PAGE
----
Cook County Sheriff's Police patrolling Back of the Yards after spike in violence

Cook County Sheriff’s Officers had an impressive show of force Tuesday night in a violence-plagued Chicago neighborhood.

- Cook County Sheriff’s Officers had an impressive show of force Tuesday night in a violence-plagued Chicago neighborhood.

In response to a spike in shootings and murders, an alderman in the Back of the Yards neighborhood asked for the sheriff's help.

The command center was just set up Tuesday. The plan is to have a visible and not so visible presence in the neighborhood for the next four to six weeks to try to help combat the violence that has resulted in murders being up 160 percent, and shootings nearly 60 percent.

Undercover sheriff's police were on patrol Tuesday night getting the lay of the district and gathering intelligence on trouble spots and trouble makers.

Gang and drug teams, along with VICE and fugitive warrant units, are going to be making their presence felt in a joint effort with Chicago Police. The target is gangs that have been ratcheting up their activities and making the Back of the Yards a hot spot for violence this year.

“Right now things are getting to the point where we have shootings almost every day, we've had a rash of arsons that may be connected,” said Alderman Raymond Lopez.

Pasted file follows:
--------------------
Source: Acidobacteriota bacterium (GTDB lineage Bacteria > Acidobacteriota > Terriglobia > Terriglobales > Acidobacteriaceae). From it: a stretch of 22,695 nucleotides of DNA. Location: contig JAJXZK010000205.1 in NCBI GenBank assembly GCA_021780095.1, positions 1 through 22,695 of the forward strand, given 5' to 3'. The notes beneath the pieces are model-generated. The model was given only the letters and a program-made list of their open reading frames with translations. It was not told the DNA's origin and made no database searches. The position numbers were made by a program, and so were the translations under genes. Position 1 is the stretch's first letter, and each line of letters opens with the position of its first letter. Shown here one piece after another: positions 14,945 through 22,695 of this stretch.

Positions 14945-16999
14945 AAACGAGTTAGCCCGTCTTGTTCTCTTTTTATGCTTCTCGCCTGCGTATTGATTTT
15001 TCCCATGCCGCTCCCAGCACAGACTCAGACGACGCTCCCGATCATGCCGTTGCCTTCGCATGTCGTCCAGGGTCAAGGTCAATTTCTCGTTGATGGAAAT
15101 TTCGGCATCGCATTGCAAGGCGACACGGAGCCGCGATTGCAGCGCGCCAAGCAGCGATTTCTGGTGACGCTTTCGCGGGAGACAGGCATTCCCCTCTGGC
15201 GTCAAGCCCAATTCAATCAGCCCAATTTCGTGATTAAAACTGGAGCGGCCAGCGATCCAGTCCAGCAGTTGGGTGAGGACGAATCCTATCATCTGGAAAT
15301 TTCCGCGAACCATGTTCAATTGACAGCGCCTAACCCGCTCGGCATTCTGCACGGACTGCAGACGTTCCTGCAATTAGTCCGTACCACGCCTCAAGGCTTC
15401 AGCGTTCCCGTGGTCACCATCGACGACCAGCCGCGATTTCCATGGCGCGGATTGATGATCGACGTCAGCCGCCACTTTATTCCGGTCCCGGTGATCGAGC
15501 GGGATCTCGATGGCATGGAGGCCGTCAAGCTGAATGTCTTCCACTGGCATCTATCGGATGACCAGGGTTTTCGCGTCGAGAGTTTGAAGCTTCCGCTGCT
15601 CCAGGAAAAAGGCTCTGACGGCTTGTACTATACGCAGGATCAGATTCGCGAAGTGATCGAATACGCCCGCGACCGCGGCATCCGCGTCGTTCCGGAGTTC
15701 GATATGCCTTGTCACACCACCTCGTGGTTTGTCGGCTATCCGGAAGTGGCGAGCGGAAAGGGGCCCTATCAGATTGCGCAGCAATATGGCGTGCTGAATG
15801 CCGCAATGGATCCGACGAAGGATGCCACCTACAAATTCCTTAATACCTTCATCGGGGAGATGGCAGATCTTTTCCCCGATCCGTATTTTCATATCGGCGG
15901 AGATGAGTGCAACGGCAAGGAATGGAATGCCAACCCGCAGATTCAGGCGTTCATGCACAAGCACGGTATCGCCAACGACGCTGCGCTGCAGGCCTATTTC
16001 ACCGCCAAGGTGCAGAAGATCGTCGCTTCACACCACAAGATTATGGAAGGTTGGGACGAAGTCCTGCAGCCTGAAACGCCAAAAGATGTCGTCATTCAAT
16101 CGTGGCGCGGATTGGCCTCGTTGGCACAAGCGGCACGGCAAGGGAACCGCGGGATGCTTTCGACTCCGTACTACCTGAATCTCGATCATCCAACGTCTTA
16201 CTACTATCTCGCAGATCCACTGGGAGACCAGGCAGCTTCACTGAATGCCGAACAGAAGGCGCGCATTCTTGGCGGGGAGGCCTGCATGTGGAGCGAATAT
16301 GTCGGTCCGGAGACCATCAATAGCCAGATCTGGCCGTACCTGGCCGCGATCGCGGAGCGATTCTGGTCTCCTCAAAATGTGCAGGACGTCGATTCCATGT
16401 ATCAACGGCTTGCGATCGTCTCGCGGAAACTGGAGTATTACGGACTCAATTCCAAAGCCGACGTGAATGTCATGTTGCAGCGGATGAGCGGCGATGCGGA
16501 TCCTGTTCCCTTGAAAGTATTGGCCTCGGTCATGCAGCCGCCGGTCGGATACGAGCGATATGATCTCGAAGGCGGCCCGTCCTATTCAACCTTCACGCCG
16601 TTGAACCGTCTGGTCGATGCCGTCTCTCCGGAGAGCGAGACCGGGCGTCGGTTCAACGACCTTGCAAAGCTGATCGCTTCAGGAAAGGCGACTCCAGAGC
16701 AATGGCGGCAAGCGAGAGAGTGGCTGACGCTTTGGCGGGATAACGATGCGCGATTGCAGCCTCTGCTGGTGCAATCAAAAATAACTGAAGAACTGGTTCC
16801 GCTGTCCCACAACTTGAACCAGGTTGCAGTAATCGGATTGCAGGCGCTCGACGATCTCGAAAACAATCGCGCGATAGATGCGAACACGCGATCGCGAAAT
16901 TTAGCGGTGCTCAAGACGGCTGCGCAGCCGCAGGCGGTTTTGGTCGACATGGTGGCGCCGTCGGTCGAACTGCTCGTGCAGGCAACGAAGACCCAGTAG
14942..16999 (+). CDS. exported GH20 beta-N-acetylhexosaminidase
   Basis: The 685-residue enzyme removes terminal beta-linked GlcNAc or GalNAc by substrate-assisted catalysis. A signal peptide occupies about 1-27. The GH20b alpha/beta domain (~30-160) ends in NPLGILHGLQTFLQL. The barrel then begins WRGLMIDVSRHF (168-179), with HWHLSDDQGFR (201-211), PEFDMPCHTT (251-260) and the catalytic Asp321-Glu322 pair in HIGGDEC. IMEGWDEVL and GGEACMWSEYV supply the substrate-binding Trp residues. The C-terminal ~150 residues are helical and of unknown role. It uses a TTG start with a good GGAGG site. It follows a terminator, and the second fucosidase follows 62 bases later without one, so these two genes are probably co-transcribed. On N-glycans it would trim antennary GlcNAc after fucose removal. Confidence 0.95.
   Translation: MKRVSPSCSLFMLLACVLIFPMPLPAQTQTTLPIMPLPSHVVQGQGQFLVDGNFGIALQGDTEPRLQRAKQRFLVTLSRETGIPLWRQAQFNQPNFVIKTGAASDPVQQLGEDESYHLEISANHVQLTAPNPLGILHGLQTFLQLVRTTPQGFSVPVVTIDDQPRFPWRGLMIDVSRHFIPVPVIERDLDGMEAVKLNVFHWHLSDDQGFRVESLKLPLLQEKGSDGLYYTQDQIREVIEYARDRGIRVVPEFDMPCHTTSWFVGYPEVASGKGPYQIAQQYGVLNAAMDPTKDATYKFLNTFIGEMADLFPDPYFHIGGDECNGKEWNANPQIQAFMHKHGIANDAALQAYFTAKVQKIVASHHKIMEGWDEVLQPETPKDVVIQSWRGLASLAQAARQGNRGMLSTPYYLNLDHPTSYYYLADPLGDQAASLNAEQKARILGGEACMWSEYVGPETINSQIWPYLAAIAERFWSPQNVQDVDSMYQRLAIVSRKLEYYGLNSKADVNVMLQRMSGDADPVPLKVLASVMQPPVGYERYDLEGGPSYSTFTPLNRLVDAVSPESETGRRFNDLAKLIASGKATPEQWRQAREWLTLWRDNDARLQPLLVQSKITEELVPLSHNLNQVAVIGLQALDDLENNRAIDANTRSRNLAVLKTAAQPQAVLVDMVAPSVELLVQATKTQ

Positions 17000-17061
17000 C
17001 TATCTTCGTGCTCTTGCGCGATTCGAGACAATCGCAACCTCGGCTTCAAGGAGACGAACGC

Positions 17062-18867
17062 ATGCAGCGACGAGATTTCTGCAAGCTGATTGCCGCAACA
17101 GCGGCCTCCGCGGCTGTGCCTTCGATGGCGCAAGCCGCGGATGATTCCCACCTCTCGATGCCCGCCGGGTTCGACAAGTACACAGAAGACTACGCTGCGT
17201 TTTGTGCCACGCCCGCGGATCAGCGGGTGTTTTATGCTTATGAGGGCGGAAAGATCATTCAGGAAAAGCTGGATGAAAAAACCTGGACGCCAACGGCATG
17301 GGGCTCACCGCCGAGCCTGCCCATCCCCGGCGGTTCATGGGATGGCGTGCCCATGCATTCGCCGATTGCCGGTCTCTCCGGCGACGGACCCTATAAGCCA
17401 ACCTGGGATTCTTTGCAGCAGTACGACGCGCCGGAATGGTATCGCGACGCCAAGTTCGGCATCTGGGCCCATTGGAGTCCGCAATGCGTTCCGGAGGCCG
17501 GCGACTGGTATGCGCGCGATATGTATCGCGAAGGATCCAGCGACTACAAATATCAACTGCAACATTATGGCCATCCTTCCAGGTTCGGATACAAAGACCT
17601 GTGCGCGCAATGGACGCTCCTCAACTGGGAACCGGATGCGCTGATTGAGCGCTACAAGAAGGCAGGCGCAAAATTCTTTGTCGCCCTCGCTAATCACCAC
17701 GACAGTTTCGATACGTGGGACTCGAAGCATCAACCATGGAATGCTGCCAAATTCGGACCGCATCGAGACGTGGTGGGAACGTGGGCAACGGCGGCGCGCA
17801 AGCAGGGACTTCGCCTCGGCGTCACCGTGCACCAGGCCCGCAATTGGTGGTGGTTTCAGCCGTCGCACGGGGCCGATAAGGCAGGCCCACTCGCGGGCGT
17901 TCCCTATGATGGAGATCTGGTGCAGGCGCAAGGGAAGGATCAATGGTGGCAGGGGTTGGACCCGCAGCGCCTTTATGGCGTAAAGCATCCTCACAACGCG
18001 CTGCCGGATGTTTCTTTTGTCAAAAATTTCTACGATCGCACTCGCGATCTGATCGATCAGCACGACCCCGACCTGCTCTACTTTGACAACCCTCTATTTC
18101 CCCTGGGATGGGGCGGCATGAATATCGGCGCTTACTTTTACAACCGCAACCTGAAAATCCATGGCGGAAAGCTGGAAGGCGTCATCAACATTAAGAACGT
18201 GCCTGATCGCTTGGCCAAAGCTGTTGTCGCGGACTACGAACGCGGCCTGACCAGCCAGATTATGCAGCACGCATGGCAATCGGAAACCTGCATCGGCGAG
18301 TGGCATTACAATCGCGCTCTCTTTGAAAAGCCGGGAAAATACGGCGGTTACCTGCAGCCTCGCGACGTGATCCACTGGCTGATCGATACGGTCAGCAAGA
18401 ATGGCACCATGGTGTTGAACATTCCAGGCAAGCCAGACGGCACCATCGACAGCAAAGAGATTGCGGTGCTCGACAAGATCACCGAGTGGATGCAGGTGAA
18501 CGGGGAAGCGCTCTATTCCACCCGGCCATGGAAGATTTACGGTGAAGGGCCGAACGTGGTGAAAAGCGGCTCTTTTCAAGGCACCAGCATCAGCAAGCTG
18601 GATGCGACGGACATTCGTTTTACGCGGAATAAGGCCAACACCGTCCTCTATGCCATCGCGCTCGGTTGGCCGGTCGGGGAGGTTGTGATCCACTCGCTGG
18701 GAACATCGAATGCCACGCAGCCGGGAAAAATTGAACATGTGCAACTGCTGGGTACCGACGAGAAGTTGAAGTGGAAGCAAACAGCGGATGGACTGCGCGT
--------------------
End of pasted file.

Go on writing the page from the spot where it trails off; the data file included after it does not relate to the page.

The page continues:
One of those arsons took out three buildings on one block, and another caused heavy damage to a home a few blocks away.

For people who call this community home, seeing the sheriff's command center set up on 47th Street is a very welcoming sight.

“Well, I think it's a good thing because the streets do need to be cleaned up. There's too much gang activity, too much violence going on, we have a lot of young ones we have to look out for,” said concerned resident Eric Kellum.

Back of the Yards is the third different neighborhood that the sheriff's department has worked in so far this year. It’s part of an ongoing relationship with CPD that helps put extra resources in areas where they are needed.

“One of the advantages we have is when we're out here, our patrol officers, we're not tied to a radio, we don't have to respond to radio calls for service so we are able to strictly focus on what's happening on the street,” said Deputy Chief Kevin Ruel.

Alderman Ray Lopez had requested the help three weeks ago. He admits this is not the solution, but part of it.

However, some residents are skeptical about how successful this battle against gangbangers will be.

“These guys, they're way too far into what they do already, and it's a good effort, appreciate it but I think it's all Band-Aid on a big open wound,” said concerned resident Lee Baron.

The sheriff's department told FOX 32 they will have between 80 and 100 officers from the various enforcement units working from the early morning hours until after midnight. They will be looking for parole or probation violations, along with a focus on those gang bangers on the police departments list of most likely to shoot or get shot.

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